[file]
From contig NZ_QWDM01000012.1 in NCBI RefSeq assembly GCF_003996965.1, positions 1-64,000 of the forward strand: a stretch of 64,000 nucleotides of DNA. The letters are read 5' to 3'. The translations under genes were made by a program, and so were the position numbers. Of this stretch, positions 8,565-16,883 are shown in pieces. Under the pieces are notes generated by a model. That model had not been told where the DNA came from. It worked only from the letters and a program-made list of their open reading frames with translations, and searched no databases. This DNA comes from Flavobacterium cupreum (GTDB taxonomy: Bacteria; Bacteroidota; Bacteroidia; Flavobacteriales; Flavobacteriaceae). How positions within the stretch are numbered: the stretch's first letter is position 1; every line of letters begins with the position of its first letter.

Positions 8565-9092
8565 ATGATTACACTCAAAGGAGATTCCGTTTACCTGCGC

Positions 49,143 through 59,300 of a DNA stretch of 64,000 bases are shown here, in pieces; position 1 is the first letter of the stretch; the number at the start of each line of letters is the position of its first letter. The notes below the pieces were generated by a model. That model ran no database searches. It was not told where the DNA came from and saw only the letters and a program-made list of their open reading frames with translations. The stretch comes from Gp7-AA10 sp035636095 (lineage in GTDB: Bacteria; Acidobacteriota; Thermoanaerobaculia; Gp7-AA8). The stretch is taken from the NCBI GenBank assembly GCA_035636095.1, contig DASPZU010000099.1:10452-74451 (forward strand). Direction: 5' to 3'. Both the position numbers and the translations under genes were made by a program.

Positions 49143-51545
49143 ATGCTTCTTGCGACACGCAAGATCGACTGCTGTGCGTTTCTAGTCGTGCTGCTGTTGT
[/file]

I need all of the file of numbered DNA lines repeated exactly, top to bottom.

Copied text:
From contig NZ_QWDM01000012.1 in NCBI RefSeq assembly GCF_003996965.1, positions 1-64,000 of the forward strand: a stretch of 64,000 nucleotides of DNA. The letters are read 5' to 3'. The translations under genes were made by a program, and so were the position numbers. Of this stretch, positions 8,565-16,883 are shown in pieces. Under the pieces are notes generated by a model. That model had not been told where the DNA came from. It worked only from the letters and a program-made list of their open reading frames with translations, and searched no databases. This DNA comes from Flavobacterium cupreum (GTDB taxonomy: Bacteria; Bacteroidota; Bacteroidia; Flavobacteriales; Flavobacteriaceae). How positions within the stretch are numbered: the stretch's first letter is position 1; every line of letters begins with the position of its first letter.

Positions 8565-9092
8565 ATGATTACACTCAAAGGAGATTCCGTTTACCTGCGC

Positions 49,143 through 59,300 of a DNA stretch of 64,000 bases are shown here, in pieces; position 1 is the first letter of the stretch; the number at the start of each line of letters is the position of its first letter. The notes below the pieces were generated by a model. That model ran no database searches. It was not told where the DNA came from and saw only the letters and a program-made list of their open reading frames with translations. The stretch comes from Gp7-AA10 sp035636095 (lineage in GTDB: Bacteria; Acidobacteriota; Thermoanaerobaculia; Gp7-AA8). The stretch is taken from the NCBI GenBank assembly GCA_035636095.1, contig DASPZU010000099.1:10452-74451 (forward strand). Direction: 5' to 3'. Both the position numbers and the translations under genes were made by a program.

Positions 49143-51545
49143 ATGCTTCTTGCGACACGCAAGATCGACTGCTGTGCGTTTCTAGTCGTGCTGCTGTTGT